In a retail setting, install screens promoting a certain product near that product. When trying to reach people as they come in the door, place the signs about 10-15 feet from the entrance and to the right, inside the front door. People have a tendency to ignore the front door as they are focused on their destination. Store and restaurant windows can be a great location for digital signage as they can be used during store hours to draw customers in, and after the business is closed to capture additional attention.

 

Next, consider lighting to make sure consumers can read the screen with the light available. Avoid locations where there is too much ambient light (if this is the best location, be sure to opt for a high-bright screen) as sunlight can wash out the image on the screen, making the content difficult to see.

 

A common placement mistake businesses and organizations continue to make is hanging the screen too high or too low. Customers walking through a store are focused on the goods in front of them. They may not look up or down, missing the signage entirely. We recommend placing the signage at eye level, making the content easy to consume for those waiting for a period of time or simply passing by.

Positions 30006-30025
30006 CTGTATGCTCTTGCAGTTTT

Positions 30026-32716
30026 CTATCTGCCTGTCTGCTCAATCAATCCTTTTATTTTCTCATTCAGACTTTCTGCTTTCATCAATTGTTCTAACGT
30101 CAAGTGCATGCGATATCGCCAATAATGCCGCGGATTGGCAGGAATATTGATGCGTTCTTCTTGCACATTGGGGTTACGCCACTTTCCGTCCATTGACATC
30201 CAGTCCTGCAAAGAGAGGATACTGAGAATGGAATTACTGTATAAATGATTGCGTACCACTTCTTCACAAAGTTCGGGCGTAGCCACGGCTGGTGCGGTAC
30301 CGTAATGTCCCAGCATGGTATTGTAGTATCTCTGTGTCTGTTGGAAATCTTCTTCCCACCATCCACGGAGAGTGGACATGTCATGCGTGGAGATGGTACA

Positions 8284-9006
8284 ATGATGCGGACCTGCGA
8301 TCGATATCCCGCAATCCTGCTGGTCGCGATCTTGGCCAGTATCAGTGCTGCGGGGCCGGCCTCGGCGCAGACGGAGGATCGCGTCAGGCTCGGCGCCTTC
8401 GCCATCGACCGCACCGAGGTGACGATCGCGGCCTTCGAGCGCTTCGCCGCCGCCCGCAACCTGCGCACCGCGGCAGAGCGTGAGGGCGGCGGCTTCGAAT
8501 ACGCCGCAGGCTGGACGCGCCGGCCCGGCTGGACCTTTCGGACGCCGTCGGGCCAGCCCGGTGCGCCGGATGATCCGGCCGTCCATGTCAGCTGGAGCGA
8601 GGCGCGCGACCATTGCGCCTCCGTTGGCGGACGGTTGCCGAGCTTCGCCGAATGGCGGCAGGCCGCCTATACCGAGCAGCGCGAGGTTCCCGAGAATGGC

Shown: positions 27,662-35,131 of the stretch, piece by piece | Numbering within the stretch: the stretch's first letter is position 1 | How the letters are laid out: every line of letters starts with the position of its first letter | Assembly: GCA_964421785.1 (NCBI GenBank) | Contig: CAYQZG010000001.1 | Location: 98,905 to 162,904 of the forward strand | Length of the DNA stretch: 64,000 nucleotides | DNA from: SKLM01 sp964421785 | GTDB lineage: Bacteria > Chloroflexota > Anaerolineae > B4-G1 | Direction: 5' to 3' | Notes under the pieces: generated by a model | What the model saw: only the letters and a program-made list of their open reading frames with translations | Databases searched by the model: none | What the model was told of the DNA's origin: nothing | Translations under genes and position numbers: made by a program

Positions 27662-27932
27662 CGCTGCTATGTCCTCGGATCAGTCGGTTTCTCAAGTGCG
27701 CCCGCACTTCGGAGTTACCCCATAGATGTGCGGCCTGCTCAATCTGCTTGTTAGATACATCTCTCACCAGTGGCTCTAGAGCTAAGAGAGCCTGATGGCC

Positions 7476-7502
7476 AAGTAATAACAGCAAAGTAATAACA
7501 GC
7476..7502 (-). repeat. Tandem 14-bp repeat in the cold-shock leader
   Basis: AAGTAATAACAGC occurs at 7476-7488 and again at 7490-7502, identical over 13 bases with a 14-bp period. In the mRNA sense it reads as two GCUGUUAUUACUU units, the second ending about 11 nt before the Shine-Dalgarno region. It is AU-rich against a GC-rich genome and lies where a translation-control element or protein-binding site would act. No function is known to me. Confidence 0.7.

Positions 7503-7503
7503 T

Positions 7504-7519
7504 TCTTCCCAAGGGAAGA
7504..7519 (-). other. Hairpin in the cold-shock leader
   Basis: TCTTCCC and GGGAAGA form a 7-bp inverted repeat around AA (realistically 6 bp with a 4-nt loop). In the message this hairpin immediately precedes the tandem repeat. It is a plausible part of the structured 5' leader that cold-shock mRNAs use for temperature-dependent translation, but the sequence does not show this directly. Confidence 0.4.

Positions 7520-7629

Self-Service Kiosk Security

Self-service kiosks are often located in public spaces. When the kiosks have public access, they can be prone to theft and vandalism. To discourage and prevent tampering, kiosks should be designed with tamper-resistant features, such as strategically placed stiffeners, extra weld points and compression locks. Proper security for kiosks will ensure that the physical, data and network components of the kiosk are protected from tampering.

 

The kiosk software platform should also provide the option to whitelist and blacklist particular websites for security measures. Whitelisting enables businesses and organizations to create a specific list of web pages or URLs users are allowed to view. Blacklisting allows businesses and organizations to create a list of URLs users are specifically denied. For instance, if a kiosk is being used by internal employees for HR purposes, the employer might blacklist social media websites or simply whitelist the specific web pages employees are supposed to use.

Self-Service Kiosk Finance

While self-service kiosk initiatives provide significant ROI opportunities, businesses should understand all of the necessary costs and how they plan to fit those costs within their current budget before moving forward